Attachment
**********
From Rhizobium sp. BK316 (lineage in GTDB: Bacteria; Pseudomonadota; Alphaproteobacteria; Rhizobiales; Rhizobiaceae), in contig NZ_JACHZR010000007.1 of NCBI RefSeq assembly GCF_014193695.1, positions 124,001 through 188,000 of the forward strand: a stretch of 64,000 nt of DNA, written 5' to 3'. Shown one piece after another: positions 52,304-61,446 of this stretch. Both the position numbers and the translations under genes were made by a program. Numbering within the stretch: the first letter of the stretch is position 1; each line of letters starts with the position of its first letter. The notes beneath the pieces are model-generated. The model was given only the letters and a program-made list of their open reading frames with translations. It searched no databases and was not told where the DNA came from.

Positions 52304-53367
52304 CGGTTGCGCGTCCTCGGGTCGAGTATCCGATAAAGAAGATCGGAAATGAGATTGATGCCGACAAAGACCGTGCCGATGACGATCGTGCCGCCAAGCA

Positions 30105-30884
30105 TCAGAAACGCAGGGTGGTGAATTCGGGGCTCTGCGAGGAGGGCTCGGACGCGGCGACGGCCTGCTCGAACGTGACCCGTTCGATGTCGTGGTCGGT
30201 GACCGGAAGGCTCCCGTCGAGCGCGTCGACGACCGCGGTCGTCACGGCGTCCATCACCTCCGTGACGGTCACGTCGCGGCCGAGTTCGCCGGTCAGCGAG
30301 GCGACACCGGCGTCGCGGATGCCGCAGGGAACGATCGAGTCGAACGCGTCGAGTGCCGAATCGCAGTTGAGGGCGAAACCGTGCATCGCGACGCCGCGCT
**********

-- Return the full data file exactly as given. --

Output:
From Rhizobium sp. BK316 (lineage in GTDB: Bacteria; Pseudomonadota; Alphaproteobacteria; Rhizobiales; Rhizobiaceae), in contig NZ_JACHZR010000007.1 of NCBI RefSeq assembly GCF_014193695.1, positions 124,001 through 188,000 of the forward strand: a stretch of 64,000 nt of DNA, written 5' to 3'. Shown one piece after another: positions 52,304-61,446 of this stretch. Both the position numbers and the translations under genes were made by a program. Numbering within the stretch: the first letter of the stretch is position 1; each line of letters starts with the position of its first letter. The notes beneath the pieces are model-generated. The model was given only the letters and a program-made list of their open reading frames with translations. It searched no databases and was not told where the DNA came from.

Positions 52304-53367
52304 CGGTTGCGCGTCCTCGGGTCGAGTATCCGATAAAGAAGATCGGAAATGAGATTGATGCCGACAAAGACCGTGCCGATGACGATCGTGCCGCCAAGCA

Positions 30105-30884
30105 TCAGAAACGCAGGGTGGTGAATTCGGGGCTCTGCGAGGAGGGCTCGGACGCGGCGACGGCCTGCTCGAACGTGACCCGTTCGATGTCGTGGTCGGT
30201 GACCGGAAGGCTCCCGTCGAGCGCGTCGACGACCGCGGTCGTCACGGCGTCCATCACCTCCGTGACGGTCACGTCGCGGCCGAGTTCGCCGGTCAGCGAG
30301 GCGACACCGGCGTCGCGGATGCCGCAGGGAACGATCGAGTCGAACGCGTCGAGTGCCGAATCGCAGTTGAGGGCGAAACCGTGCATCGCGACGCCGCGCT